Credit Hire and mitigating loss
- By James Ferguson
What does it mean to mitigate your losses?
The High Court in Belfast recently heard a couple of related appeals on credit hire and the duration of vehicle hire claims.
The first case related to a road traffic collision in Annalong, Co. Down, in October 2018 where a primary school teacher was turning right into her driveway. A queue of cars formed behind her. The defendant attempted to overtake, colliding with the plaintiff’s vehicle. Liability was not in issue.
The second case also occurred in October 2018. The plaintiff’s husband was involved in a road traffic collision near Irvinestown, Co. Fermanagh when the defendant drove into the back of him. Again, liability was not in issue.
There was, however, some dispute as to whether the plaintiffs had adequately mitigated their losses in respect of the duration for which the hire of a replacement vehicle was required. At trial, the amount awarded for replacement vehicle hire in both cases was for nine days fewer than that claimed.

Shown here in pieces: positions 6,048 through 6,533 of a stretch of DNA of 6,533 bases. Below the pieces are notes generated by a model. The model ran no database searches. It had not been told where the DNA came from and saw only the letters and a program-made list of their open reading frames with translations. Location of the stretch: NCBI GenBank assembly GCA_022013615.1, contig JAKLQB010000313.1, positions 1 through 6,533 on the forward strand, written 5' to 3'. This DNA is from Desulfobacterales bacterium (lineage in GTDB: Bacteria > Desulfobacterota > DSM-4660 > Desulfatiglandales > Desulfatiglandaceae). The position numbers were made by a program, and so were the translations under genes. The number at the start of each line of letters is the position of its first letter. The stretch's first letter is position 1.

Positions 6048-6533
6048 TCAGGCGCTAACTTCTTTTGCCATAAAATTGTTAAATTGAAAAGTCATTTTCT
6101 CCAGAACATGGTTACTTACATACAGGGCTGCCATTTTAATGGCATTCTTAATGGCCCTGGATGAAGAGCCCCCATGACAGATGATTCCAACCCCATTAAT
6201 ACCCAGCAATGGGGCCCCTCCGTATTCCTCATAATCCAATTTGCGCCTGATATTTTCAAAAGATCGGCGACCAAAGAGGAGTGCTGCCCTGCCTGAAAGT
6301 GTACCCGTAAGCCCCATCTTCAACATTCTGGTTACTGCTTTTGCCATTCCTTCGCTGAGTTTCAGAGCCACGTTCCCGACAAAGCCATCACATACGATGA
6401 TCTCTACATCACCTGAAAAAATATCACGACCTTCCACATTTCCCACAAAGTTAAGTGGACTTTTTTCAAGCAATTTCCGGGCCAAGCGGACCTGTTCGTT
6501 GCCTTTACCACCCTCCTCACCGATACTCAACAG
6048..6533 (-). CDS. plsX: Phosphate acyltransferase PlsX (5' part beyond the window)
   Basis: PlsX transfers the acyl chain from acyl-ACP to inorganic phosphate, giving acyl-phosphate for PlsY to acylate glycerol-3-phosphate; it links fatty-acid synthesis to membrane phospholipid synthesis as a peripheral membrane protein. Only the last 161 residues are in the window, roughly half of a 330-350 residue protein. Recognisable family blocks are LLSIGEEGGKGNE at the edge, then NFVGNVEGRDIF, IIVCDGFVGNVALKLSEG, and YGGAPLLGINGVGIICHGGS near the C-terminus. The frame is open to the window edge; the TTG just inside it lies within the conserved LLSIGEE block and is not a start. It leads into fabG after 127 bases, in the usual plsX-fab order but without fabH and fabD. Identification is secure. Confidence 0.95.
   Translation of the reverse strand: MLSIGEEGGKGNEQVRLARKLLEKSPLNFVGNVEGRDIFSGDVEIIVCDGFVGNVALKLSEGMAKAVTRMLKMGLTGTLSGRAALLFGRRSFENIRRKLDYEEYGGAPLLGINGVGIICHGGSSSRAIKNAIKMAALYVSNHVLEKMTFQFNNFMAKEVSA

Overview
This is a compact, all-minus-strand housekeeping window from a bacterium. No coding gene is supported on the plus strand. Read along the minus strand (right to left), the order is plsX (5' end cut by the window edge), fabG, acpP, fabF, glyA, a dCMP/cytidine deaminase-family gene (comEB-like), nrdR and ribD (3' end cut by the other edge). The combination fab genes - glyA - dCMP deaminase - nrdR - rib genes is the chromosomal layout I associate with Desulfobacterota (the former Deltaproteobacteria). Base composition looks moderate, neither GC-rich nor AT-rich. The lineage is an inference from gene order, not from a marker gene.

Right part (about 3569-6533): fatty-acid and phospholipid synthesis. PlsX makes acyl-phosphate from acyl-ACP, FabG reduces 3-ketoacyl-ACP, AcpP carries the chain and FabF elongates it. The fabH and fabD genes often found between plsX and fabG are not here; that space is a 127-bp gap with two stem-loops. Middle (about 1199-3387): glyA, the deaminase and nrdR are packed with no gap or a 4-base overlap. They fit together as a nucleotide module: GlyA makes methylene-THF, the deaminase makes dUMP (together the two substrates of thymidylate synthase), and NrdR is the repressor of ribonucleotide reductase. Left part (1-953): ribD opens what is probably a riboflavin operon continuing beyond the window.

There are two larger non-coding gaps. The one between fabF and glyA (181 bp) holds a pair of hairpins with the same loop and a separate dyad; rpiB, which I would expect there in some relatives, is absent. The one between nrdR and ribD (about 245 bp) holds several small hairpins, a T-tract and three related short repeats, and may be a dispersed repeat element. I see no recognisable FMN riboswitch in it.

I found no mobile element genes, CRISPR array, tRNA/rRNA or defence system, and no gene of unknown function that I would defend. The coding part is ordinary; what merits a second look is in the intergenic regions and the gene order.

On appeal to the High Court, allowed five days of the disputed days in one case, and seven in the other. Mr Justice Scoffield provided additional guidance for credit hire cases:
Where a claim for vehicle hire charges is to be reduced …[for] unreasonable delay [by or on behalf of] a plaintiff, the judge should explain what the reasonable action was… and what period of vehicle hire has been disallowed
Where… a motor assessor has provided a report… a brief but clear chronology [would be helpful] [and] …it should be made clear whether they are… providing expert evidence [or opinion]. [For] expert evidence, they should complete the relevant expert’s declaration.
Parties should be astute to ensure that their continuing disclosure obligations are met, including by the timely provision of supplementary or addendum material from their appointed motor assessor where an initial report from the assessor has been served.
[P]arties [should] liaise with each other, and ideally the relevant court office, some time in advance of the hearing… to ascertain whether assessors’ reports can be agreed… without the need for formal proof.
The duty to mitigate one’s losses is nothing new. The clarification provided by the court in these cases should, however, serve as a useful reminder, if one were needed, of the benefits of early resolution where liability is not in issue.
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